57 Belarus

Red horizontal band (top) and green horizontal band one-half the width of the red band. A white vertical stripe on the hoist side bears Belarusian national ornamentation in red. The red band color recalls past struggles from oppression, the green band represents hope and the many forests of the country.

Flag courtesy of the CIA World Factbook

Map courtesy of the CIA World Factbook

Google Earth

A view of the Yama (Death Pit) Holocaust Memorial in Minsk. The figures are part of a group descending into the pit to be executed.

Photo courtesy of the CIA World Factbook

Belarus is a member of ICAO.
Last updated on April 16, 2024


According to Britannica, a new constitution that characterized the republic as a “democratic, social state” and guaranteed a broad range of rights and freedoms entered into force in Belarus in March 1994. It was based on the separation of legislative, executive, and judicial powers. Under the 1994 constitution, deputies were elected by universal adult suffrage for five-year terms to the government’s highest legislative body, the Supreme Soviet, which confirmed the budget, called for national elections and referenda, and was responsible for domestic, foreign, and military policy. Following the passage of a referendum (whose legitimacy was questioned by many Belarusians and by much of the international community) in November 1996, however, the constitution was revised to greatly expand the powers of the president.

Thus, Pres. Alexander Lukashenko, who had been elected to the office in 1994, gained the right to prolong his term in office and to rule by decree. The amended constitution also greatly diminished the powers of a reconstituted parliament, the bicameral National Assembly. Pro-Lukashenko candidates predominated in subsequent legislative elections, which were deemed irregular or undemocratic by international observers.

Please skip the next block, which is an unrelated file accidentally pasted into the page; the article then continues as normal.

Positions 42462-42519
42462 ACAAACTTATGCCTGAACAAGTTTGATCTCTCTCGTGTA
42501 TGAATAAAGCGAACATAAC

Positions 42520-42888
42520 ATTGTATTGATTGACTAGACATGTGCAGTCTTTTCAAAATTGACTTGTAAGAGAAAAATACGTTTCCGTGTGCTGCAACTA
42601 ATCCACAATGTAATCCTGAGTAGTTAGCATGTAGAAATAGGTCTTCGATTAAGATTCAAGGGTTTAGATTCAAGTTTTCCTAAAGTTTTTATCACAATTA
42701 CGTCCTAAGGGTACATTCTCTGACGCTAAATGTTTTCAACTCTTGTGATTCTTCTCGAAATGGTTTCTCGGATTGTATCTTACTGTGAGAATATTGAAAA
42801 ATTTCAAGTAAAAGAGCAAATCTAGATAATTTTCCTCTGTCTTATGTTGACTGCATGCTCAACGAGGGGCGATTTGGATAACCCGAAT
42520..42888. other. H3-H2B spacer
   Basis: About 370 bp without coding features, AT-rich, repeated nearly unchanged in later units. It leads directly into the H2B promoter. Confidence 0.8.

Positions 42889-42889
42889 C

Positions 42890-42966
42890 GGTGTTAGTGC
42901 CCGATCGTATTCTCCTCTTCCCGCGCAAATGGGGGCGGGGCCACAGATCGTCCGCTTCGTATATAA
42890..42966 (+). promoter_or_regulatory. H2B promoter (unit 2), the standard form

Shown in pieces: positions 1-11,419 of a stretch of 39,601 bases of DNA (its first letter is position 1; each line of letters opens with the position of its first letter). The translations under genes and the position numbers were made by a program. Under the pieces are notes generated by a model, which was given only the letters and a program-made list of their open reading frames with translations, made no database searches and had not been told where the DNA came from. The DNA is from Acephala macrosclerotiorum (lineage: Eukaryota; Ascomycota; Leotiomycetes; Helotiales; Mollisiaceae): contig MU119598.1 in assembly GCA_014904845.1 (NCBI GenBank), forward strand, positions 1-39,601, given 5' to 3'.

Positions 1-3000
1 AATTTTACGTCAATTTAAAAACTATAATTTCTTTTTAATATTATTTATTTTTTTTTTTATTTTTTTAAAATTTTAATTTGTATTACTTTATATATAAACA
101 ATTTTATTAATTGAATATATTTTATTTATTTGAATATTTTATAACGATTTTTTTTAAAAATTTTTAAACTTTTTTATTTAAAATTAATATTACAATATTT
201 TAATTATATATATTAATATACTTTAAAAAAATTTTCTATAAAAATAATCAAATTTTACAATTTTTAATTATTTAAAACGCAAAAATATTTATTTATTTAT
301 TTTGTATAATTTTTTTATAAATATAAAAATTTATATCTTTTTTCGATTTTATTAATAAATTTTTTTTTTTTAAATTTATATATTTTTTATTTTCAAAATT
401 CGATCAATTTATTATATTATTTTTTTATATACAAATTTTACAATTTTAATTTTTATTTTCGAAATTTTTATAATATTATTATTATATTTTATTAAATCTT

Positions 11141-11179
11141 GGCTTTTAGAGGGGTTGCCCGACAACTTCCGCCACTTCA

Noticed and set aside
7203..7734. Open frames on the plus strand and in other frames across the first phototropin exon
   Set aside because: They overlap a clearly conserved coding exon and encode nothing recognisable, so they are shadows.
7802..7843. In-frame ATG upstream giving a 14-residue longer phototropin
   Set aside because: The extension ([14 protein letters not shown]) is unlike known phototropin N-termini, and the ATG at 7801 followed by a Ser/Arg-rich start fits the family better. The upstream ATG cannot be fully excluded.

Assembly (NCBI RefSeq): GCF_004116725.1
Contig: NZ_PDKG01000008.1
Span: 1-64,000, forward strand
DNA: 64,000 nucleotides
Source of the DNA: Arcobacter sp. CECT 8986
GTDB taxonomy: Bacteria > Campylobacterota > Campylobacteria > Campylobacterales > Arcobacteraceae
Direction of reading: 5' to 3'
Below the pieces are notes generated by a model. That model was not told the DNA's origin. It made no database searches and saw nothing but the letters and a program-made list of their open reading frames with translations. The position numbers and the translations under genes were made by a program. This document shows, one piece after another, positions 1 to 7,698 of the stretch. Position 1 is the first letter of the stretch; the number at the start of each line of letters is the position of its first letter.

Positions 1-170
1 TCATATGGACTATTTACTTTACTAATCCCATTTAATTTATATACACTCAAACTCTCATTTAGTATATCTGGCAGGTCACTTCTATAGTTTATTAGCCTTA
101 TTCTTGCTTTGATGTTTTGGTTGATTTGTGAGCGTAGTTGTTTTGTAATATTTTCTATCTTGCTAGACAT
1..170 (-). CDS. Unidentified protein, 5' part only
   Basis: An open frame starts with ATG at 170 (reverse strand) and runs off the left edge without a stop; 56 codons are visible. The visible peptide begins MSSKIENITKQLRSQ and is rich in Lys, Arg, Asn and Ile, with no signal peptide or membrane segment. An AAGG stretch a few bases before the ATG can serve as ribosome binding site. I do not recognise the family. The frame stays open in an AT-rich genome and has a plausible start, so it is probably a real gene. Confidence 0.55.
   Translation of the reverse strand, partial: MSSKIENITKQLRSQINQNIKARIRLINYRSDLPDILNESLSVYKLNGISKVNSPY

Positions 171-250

Under the terms of the constitution, the president, who is the head of state, is popularly elected for a five-year term. The president appoints the prime minister, who nominally is the head of government but, in effect, is subordinate to the president. The National Assembly consists of the Council of the Republic and the House of Representatives. Members of the Council serve four-year terms; most are elected by regional councils, but a small number are appointed by the president. Members of the House are popularly elected to serve four-year terms.

There are three tiers of local government. The largest consists of six voblastsi (provinces) and one municipality (horad), Minsk. The provinces in turn are divided into rayony (sectors) and cities, with some larger cities further divided into rayony. Towns, villages, and settlements constitute the final tier.

The judicial system comprises the Supreme Court and its lower courts, the Supreme Economic Court and its lower courts, and the Constitutional Court, which has final ruling on the republic’s basic law. The Constitutional Court is made up of 12 judges, who serve 11-year terms. Half the judges are appointed by the president, and half are elected by the Council of the Republic.